Argumentum ad Facebook: the social network fallacy and how to rise above

Almost everyone on Facebook has witnessed or engaged in some heated argument over issues ranging from favorite superhero movies to stances on abortion. At some point, you may have wondered, “Why am I trying to defend my views on foreign policy to a complete stranger at 3am, when all I wanted to do on here was post a picture of my cat sitting in a box?”

It is fascinating, if not exhausting, to witness the psychological issues which are ever present, and become exaggerated to the extreme on social media. In an order to diffuse the insanity, it is important to not be drawn in by its powers. In order to accomplish this, one must elicit social-media redlichkeit.

We must first recognize the structure of the paradigm. What is really going on here? No one is forced to be on Facebook, so why do some people seem to loath everyone and everything on it?

Simply put: People go on Facebook to say what they think, never to change what they think. Committing the fallacy of Argumentum ad Facebook, are all those who are convinced that they can somehow surpass the crushing reality of this statement, and proceed to act upon this delusion.

There is a proverb that goes something like this: “A fool has no interest in learning, but rather in displaying what he knows”. We could easily replace, “A fool”, with, we’ll say, “Ad Facer”. By “Ad Facer”, I am referring to those people who commit the fallacy of Argumentum ad Facebook. Not to say that all Ad Facers are fools. Perish the thought. We all commit this fallacy, we just needed to know why it doesn’t work.

Some arguments hit so close to home that we feel it is our duty to step in and bring some sense into the conversation. If we could just get explain all of the unique experiences we have had, and use all of the logic we can, we will be able to convince someone that they are wrong. If they could just hear this quote from scripture, then they would finally succumb to the crushing grip of reason! This the way of the Ad Facer. The only way to have a real argumentative conversation is to have at least two separate parties that are willing to learn. No such environment exists on Facebook, or other social media for that matter. Join a ‘closed group’, maybe you’ll have some luck? Maybe, but don’t hold your breath. Real conversations still need to be real conversations. Real people, talking to each other in real time. Ad Facers need to understand this fact.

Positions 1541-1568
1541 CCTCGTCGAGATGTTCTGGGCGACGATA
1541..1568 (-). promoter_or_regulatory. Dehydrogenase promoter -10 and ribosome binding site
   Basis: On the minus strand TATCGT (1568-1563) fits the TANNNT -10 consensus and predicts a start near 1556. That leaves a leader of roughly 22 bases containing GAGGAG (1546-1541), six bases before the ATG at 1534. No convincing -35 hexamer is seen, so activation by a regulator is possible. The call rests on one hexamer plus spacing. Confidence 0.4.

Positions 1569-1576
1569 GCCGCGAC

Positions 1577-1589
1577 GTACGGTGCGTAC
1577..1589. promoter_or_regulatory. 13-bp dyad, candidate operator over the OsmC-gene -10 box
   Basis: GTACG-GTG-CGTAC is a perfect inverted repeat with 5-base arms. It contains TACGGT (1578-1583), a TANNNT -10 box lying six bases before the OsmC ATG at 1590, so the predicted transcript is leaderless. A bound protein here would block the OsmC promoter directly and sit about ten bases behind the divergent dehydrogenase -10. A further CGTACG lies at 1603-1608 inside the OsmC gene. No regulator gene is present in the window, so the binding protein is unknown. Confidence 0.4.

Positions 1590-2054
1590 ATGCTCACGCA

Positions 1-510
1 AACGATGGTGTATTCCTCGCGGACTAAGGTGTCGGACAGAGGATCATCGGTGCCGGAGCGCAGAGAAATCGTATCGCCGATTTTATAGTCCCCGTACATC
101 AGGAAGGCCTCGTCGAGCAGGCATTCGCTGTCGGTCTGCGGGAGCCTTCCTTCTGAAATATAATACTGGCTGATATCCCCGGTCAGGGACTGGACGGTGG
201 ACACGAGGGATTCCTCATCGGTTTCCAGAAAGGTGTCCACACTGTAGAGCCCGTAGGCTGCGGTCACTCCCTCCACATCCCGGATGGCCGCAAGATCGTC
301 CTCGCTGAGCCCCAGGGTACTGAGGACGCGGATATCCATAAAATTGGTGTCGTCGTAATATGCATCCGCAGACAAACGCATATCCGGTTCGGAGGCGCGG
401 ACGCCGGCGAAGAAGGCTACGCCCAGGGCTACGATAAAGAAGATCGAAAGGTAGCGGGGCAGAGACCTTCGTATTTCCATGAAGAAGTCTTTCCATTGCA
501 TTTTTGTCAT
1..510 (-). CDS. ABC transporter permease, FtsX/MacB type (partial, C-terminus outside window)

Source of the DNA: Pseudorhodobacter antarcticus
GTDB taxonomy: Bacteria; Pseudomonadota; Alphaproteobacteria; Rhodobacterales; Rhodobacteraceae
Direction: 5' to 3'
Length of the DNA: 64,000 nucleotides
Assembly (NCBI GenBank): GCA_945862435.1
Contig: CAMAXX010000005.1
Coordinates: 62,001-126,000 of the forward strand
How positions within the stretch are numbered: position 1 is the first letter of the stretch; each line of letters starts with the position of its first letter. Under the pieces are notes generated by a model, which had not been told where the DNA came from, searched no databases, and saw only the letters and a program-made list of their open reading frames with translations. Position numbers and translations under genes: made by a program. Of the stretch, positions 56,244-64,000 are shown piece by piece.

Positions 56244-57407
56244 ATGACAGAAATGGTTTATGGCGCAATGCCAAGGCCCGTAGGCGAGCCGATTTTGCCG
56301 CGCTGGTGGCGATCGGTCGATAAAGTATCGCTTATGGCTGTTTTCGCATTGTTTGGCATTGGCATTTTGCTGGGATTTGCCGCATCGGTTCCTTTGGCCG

It takes courage to say, “Even I, the great rhetorician, won’t convince those Trump voters to vote for Bernie”. This is due to the fact that they didn’t make those political statuses because they wanted to hear what you had to say. They said what they did, to display themselves. By saying they are wrong, you are denying their value. Maybe not intentionally, but they will always take it that way, and dig their heels in all the deeper.

Maybe if I use very kind wordin…NO! Kindness, or sensitivity of any kind does not translate onto social media. If I don’t put an exclamation point after a ‘happy birthday’, I must not like that person very much. You must shout praise, or suffer the consequences of begging to differ.

But wait, there is a third door…

Enjoy the benefits of social media, but be an educated participant. Recognize the characteristics of the paradigm, and follow this essential criterion: “You cannot change the opinion of others through statuses/comments/posts/ or any other form of cyber communication, on social media”. Why? Because of the pseudo environment, and the mindset with which everyone enters this environment.

Rise above the squabble. There will be moments of temptation. They can be overcome. If you are tempted to go off on someone for their beliefs, instead of accomplishing nothing more than the aggravation of yourself and others, start a blog. Be yourself, and let that be your legacy.

Like what you read? Give Dan Kushner a round of applause.

From a quick cheer to a standing ovation, clap to show how much you enjoyed this story.